Items included in the purchase: This list can include things like major appliances (often the refrigerator goes with the seller), lighting fixtures, shrubbery, basically anything that isn't nailed down and some things that are! Title contingencies: Your attorney will do a title search to make sure the property does not have any other legal claims against it (i.e. liens) and that the seller holds a clear title Timeline: A deadline for responding so you know when to consider the offer rejected In most states, the seller is under no obligation to accept an offer, even if it matches the listing price.

 The seller doesn't even have to explain why an offer was rejected. In most cases, though, you should expect to receive an answer within a day or two. If the offer was too low, the seller will tell you. Then it's time for the age-old dance called negotiating.

Miriam Araujo
561 213-2363

Thursday, June 5, 2014

Stay in Your Comfort Zone

Don't suffer in stiletto heels when you'd rather wear flats. And don't suck in your stomach to squeeze into a skin-tight pair of designer jeans. Wear what makes you comfortable.
If you're not sure what makes you comfortable, look to your closet for inspiration. Sift through your clothes and pull out your favorites. Ask yourself why you love them. Do the fabrics feel good on your skin? Do you like the way the clothes make you look? Do you get a lot of compliments when you wear them? Use those favorite pieces as a springboard when you shop for new looks.
Speaking of shopping, don't just rush in and out of stores -- take time when you're trying on clothes. Consider the ease of putting on the article of clothing, how good you look in it, and how well it fits in with your current wardrobe and needs.

Miriam Araujo
561 213-2363

Wednesday, June 4, 2014

Buying a home in Boca Raton Florida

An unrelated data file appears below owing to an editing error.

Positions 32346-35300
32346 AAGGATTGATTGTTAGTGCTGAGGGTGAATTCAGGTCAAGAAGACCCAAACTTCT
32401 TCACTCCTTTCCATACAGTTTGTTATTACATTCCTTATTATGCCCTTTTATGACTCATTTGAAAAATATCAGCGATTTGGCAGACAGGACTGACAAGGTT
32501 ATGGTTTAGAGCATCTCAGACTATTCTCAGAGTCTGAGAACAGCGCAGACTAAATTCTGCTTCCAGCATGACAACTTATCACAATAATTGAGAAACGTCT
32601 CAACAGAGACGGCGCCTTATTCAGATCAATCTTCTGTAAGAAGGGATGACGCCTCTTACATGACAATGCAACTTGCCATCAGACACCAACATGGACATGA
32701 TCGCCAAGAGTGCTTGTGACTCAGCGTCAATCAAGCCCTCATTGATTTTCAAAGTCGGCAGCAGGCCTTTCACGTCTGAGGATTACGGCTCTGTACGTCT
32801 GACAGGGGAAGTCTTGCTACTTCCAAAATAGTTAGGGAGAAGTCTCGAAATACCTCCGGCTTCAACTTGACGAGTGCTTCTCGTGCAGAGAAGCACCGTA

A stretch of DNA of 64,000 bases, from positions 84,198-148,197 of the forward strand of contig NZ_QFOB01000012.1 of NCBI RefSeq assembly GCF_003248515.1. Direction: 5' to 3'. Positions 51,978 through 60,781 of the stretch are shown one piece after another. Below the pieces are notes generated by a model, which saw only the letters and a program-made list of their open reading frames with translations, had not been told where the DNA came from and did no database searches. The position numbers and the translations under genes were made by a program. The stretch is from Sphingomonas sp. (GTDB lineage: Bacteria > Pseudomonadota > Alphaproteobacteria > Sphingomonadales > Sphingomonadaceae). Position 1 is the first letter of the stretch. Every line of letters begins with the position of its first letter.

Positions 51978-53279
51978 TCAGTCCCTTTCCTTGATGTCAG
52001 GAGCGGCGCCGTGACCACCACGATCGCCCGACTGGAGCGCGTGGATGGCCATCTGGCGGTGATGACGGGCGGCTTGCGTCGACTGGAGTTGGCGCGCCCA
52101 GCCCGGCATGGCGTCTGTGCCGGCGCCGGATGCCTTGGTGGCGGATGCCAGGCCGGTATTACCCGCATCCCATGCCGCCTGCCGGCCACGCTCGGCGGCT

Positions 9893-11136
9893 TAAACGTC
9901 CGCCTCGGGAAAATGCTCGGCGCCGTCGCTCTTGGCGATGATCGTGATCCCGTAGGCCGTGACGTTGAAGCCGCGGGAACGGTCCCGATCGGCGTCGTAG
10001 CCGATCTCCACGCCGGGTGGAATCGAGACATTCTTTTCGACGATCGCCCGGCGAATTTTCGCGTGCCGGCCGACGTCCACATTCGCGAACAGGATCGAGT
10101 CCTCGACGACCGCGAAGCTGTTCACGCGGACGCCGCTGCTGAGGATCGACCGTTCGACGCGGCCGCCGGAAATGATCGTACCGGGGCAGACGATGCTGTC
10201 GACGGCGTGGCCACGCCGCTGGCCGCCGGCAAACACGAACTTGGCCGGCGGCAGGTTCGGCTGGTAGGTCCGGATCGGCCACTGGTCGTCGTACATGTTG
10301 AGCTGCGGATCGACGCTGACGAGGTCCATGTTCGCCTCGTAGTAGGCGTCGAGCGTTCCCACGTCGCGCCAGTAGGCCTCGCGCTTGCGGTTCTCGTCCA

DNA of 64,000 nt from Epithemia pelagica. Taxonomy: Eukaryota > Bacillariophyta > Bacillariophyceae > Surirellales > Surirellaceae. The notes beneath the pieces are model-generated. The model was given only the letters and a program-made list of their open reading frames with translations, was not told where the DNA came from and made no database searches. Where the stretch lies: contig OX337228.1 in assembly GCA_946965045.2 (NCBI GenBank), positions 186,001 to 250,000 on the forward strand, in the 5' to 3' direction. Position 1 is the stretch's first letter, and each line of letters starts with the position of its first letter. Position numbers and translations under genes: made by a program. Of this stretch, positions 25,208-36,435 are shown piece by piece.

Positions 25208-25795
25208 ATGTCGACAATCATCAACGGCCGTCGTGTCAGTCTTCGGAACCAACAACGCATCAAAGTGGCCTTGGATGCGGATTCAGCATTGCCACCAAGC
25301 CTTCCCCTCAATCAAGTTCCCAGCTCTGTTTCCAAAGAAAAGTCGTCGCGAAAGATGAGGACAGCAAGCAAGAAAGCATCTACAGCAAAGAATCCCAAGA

Buying a Home
Buying a home is a big deal. The financial and emotional stakes are high – but the rewards can pay dividends for a lifetime. Plain and simple, owning a home can improve your quality of life, provide stability and give you a sense of control you just can't get from renting. You have a place to live when you rent, but buying is something much deeper and better.

The Importance of a Buyer's Agent –
A real estate transaction is a complex process involving stacks of paperwork and a number of outside service providers and contractors. An experienced buyer's agent can guide you through the process, answering your questions and serving as your advocate. Your agent will help you find the property that fits your needs, submit offers and counteroffers, suggest a good property inspector and other professionals, and provide all sorts of relevant advice. With a buyer's agent, you'll have someone on your side, looking out for your interests every step of the way.

Miriam Araujo
561 213-2363

Monday, June 2, 2014

Tips for Decorating on a Budget

Decorating on a budget? Skilled labor and materials add up fast. You don't want your project to become a financial burden. Each step should meet your re­quirements and reflect your tastes. Rule of thumb? It's best to get structural needs figured out and accounted for first.
If you are calling in a contractor, three bids are­ recommended, and request references. And, if feasible, visit a project the contractor has recently completed.

Trips to home centers, show­rooms, and furniture stores will help you establish a realistic figure. If the amount involved isn't large and you'll be able to pay it off in a month or two, the simplest way to handle it may be to put it on a credit card.
Remember, though, credit cards often have the highest interest rates. Talk to the employees at your bank, and use the Internet to explore every avenue from home-equity loans to refinancing. Check with the assessor's office, too, to determine the selling prices of homes in your neighborhood.
Kitchen and bath upgrades can return as much as 70 to 90 percent of their cost at resale. However, experts caution that it's not wise to invest so much that you significantly raise the value of your home above others in the area. Later, should you decide to sell, it could prove difficult to recoup the money.
If you're handy, lessen expenses by performing a portion of the labor yourself. Discuss this with the contractor, and make sure it's noted in your contract. Ripping up an old floor and hauling away debris are possible money-saving tasks. But use common sense, please: Dangerous materials, such as those involving asbestos or paint containing lead, should be left to the experts.
With all of today's options, high-end materials are not the only answer. Keep an open mind, and when the price is too steep, find a substitute within budget. Can't afford handmade Italian tiles? Ceramic tiles that mimic their warmth and color are an affordable alternative.
Different contractors, a variety of fabrics, multiple furniture stores...It can be difficult to keep track of all the items involved in decorating a home.

Miriam Araujo
561 213-2363